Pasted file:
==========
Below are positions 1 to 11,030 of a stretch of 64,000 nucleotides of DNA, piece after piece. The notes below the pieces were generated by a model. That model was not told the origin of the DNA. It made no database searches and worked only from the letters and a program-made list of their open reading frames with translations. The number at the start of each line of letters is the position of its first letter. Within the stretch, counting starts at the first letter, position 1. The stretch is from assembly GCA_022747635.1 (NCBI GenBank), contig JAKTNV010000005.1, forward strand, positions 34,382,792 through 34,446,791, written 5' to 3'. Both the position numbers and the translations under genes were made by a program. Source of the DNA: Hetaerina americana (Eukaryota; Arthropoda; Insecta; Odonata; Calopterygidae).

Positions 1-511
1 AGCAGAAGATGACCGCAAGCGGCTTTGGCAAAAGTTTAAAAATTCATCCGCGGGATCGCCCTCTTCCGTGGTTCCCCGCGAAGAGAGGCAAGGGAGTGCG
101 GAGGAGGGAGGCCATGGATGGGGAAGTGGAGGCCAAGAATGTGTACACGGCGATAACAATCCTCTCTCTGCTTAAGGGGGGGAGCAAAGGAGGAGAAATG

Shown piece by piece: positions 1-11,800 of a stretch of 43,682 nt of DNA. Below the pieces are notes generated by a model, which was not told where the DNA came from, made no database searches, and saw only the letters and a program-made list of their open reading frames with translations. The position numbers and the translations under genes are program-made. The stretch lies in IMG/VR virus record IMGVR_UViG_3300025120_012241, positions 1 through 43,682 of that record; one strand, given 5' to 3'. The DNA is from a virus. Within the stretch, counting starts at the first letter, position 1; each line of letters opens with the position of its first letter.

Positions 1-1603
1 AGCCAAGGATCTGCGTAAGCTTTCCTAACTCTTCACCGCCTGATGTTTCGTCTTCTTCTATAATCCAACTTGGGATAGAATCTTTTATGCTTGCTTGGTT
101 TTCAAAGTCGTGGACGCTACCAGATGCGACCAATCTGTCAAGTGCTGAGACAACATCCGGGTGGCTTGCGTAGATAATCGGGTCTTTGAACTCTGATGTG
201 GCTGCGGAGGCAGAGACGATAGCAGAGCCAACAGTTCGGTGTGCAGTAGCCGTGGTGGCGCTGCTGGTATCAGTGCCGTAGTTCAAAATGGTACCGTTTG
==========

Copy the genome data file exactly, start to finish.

Below are positions 1 to 11,030 of a stretch of 64,000 nucleotides of DNA, piece after piece. The notes below the pieces were generated by a model. That model was not told the origin of the DNA. It made no database searches and worked only from the letters and a program-made list of their open reading frames with translations. The number at the start of each line of letters is the position of its first letter. Within the stretch, counting starts at the first letter, position 1. The stretch is from assembly GCA_022747635.1 (NCBI GenBank), contig JAKTNV010000005.1, forward strand, positions 34,382,792 through 34,446,791, written 5' to 3'. Both the position numbers and the translations under genes were made by a program. Source of the DNA: Hetaerina americana (Eukaryota; Arthropoda; Insecta; Odonata; Calopterygidae).

Positions 1-511
1 AGCAGAAGATGACCGCAAGCGGCTTTGGCAAAAGTTTAAAAATTCATCCGCGGGATCGCCCTCTTCCGTGGTTCCCCGCGAAGAGAGGCAAGGGAGTGCG
101 GAGGAGGGAGGCCATGGATGGGGAAGTGGAGGCCAAGAATGTGTACACGGCGATAACAATCCTCTCTCTGCTTAAGGGGGGGAGCAAAGGAGGAGAAATG

Shown piece by piece: positions 1-11,800 of a stretch of 43,682 nt of DNA. Below the pieces are notes generated by a model, which was not told where the DNA came from, made no database searches, and saw only the letters and a program-made list of their open reading frames with translations. The position numbers and the translations under genes are program-made. The stretch lies in IMG/VR virus record IMGVR_UViG_3300025120_012241, positions 1 through 43,682 of that record; one strand, given 5' to 3'. The DNA is from a virus. Within the stretch, counting starts at the first letter, position 1; each line of letters opens with the position of its first letter.

Positions 1-1603
1 AGCCAAGGATCTGCGTAAGCTTTCCTAACTCTTCACCGCCTGATGTTTCGTCTTCTTCTATAATCCAACTTGGGATAGAATCTTTTATGCTTGCTTGGTT
101 TTCAAAGTCGTGGACGCTACCAGATGCGACCAATCTGTCAAGTGCTGAGACAACATCCGGGTGGCTTGCGTAGATAATCGGGTCTTTGAACTCTGATGTG
201 GCTGCGGAGGCAGAGACGATAGCAGAGCCAACAGTTCGGTGTGCAGTAGCCGTGGTGGCGCTGCTGGTATCAGTGCCGTAGTTCAAAATGGTACCGTTTG